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Proving value in uncertain times

Industry needs to be perceived as a contributor to healthcare solutions not just a cost

Question mark euro - Proving value in uncertain timesIn A Guide to Investing in the Apocalypse, the authors suggest an over-arching goal for successful investment in a depressed economy as an 'ability to see opportunity where others see peril'. Perhaps the same charge could be a fitting challenge for pharma as the market for pharmaceuticals is potentially more perilous than ever.

The preponderance of supply-side and demand-side controls coupled with significant budget reduction across most health economies is seriously challenging the sustainability of pharma business models and product innovation. Additional pressure is being exerted in many EU markets with the introduction of new, additional barriers to access, whether it's the idea of value-based pricing in the UK or officially sanctioned generics prescribing targets in markets such as Spain, the Netherlands and Portugal.

And, many industry insiders believe it is going to get worse. Ratings agency Fitch recently issued a negative outlook for the pharmaceutical sector citing 'increasing government cost-containment and demand pressures' as one of the key contributing reasons for this view.

To survive, companies need to accept that payers are now in many instances the real standard bearers for product or service uptake. This requires improved organisational alignment around the notion of real world value, and where possible, commitment to change the nature of direct payer engagement.

Aligning on value
Market access is still too often seen as the owned territory of a select few. In fact, it should be an organisation-wide remit where all members of a brand team have some responsibility for driving the fundamental value proposition of a brand or service across diverse stakeholder groups. As such, the practice of driving market access is not just limited to health outcomes data and direct payer-focused activities. It is as applicable to public relations as it is to health outcomes and marketing.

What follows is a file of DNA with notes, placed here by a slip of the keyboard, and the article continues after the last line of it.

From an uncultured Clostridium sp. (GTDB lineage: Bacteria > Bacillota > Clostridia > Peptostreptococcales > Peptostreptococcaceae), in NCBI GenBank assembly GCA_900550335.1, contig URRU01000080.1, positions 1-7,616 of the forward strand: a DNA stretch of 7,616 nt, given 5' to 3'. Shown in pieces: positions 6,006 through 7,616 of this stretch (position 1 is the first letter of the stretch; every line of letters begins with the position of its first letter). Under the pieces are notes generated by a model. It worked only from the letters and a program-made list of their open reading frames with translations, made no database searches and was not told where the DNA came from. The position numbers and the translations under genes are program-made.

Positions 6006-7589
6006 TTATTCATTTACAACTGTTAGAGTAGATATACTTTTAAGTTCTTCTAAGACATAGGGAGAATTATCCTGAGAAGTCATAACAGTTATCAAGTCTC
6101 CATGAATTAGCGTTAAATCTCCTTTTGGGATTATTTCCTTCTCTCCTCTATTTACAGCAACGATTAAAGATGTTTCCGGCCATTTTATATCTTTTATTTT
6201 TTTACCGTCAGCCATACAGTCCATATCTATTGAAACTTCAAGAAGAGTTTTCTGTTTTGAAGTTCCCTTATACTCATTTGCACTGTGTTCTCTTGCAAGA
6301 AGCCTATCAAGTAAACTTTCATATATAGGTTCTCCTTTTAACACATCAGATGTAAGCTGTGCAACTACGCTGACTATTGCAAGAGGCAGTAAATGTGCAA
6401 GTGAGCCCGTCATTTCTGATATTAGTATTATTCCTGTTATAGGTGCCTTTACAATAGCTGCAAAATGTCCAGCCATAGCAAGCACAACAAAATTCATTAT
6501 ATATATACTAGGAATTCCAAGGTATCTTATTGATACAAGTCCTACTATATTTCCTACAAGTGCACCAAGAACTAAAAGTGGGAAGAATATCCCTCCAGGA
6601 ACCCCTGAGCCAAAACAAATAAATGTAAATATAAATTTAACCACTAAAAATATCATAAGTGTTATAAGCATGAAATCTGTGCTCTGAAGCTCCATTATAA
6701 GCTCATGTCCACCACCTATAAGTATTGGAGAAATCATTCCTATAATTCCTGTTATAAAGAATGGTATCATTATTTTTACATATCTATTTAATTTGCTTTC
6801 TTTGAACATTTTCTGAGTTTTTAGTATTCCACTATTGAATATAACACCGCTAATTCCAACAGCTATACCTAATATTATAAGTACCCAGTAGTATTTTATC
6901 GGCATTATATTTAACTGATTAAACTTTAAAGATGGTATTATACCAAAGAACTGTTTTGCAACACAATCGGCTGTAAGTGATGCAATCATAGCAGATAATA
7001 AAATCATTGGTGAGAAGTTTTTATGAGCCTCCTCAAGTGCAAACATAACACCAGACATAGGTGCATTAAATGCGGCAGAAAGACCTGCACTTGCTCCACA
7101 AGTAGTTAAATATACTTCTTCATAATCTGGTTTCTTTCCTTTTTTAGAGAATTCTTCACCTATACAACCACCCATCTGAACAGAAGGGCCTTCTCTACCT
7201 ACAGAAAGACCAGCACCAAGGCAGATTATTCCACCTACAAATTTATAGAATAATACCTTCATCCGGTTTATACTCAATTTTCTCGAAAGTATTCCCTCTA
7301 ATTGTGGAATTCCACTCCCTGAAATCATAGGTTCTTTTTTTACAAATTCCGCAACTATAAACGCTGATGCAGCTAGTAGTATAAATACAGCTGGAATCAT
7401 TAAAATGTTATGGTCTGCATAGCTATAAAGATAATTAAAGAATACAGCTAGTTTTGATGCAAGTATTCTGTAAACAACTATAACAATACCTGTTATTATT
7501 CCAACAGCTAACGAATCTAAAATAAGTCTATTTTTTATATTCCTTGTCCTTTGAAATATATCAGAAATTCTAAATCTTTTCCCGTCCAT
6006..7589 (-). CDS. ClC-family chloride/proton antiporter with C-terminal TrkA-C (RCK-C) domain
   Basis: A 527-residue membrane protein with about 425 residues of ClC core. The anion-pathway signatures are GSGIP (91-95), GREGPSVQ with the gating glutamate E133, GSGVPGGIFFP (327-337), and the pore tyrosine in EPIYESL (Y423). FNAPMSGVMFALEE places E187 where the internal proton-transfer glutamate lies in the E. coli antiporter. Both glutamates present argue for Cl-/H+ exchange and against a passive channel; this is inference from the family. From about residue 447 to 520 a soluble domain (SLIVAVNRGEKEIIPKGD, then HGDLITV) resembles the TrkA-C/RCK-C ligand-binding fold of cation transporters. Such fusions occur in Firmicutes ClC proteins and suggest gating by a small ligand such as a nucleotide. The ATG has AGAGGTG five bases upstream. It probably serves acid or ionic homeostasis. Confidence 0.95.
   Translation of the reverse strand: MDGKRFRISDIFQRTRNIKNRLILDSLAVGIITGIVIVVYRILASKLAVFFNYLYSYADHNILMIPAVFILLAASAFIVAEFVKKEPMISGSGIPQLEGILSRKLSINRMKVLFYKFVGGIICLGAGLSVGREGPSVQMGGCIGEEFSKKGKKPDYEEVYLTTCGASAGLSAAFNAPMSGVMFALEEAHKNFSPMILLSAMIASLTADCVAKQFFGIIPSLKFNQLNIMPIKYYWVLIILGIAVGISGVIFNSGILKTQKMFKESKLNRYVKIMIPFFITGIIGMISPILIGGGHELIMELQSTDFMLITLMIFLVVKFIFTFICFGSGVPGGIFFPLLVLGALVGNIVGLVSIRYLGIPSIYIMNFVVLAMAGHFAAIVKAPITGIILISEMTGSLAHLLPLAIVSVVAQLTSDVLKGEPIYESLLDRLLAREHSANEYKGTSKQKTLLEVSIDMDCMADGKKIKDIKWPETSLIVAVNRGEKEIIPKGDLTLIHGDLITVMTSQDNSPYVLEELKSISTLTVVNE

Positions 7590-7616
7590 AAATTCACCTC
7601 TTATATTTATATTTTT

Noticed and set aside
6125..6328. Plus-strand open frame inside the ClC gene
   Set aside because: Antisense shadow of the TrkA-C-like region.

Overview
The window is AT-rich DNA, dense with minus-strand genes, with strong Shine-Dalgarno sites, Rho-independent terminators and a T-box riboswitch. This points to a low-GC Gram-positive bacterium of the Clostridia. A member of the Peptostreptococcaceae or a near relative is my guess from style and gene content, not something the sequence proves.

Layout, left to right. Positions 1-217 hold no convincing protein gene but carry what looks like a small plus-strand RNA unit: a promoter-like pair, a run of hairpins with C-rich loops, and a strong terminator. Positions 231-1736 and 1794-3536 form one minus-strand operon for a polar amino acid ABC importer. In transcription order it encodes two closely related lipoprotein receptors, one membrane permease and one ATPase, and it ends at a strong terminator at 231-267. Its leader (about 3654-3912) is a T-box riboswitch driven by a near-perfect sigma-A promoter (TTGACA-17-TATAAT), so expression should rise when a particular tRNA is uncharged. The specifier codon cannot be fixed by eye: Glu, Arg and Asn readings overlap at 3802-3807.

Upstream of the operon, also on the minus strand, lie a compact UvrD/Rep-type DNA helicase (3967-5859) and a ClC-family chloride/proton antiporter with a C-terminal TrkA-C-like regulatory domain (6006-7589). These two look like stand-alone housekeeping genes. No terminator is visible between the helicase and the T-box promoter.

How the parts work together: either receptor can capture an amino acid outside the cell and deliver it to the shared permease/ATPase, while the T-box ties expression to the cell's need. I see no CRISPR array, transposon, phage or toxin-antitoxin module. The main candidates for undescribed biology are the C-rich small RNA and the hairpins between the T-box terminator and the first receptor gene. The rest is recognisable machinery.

The challenge is to ensure a market environment where multiple stakeholder groups demand access to treatment in a concerted way. This requires early, integrated planning of aligned, supportable value messages beyond RCT data across pharma disciplines. Most people agree this in theory, but the disciplinary silos that still exist within pharma mean that in reality this seldom occurs until an HTA milestone ... at which point it is often too little, too late. The structure of an inclusive and optimally effective market access strategy should be one of integration and audience-selective, pro-active communications across the product life cycle.

Improving engagement
Improving planning and alignment aside, there is also scope for improvement of the nature of direct engagement with payers. Pharma does well to equip business-to-business professionals with an array of clinical evidence, but we now know that this evidence is not particularly well suited to support payer negotiations. And to make matters worse far too often the B2B teams have poor understanding of payer expectations, arguments and value assessment criteria.

In many instances, the negotiation teams comprise individuals originally from product sales teams, which makes them well suited for physician detailing but not particularly trained for complex payer discussions. To be successful in convincing payers to invest in a brand or service, an improved training curriculum and indeed more specialised skills are required to convince payers to recognise value. Simply put, pharma needs to move away from an outmoded model of selling, which is still too similar to physician detailing.

What is the win–win?
Warren Buffet, long a proponent of value-based investing, looks for 'outstanding companies at a sensible price' to provide the best possible long-term investment. Achieving a similar mindset among investors in health will require a shift in the way pharmaceutical companies operate. To be effective, we need to work with healthcare systems and be perceived as contributors to healthcare solutions rather than just cost.


Jeff_02_smallCohn & Wolfe
The Author
Jeff Smith
is Managing Director Healthcare at Cohn & Wolfe
He can be contacted at:

1st February 2012

From: Sales



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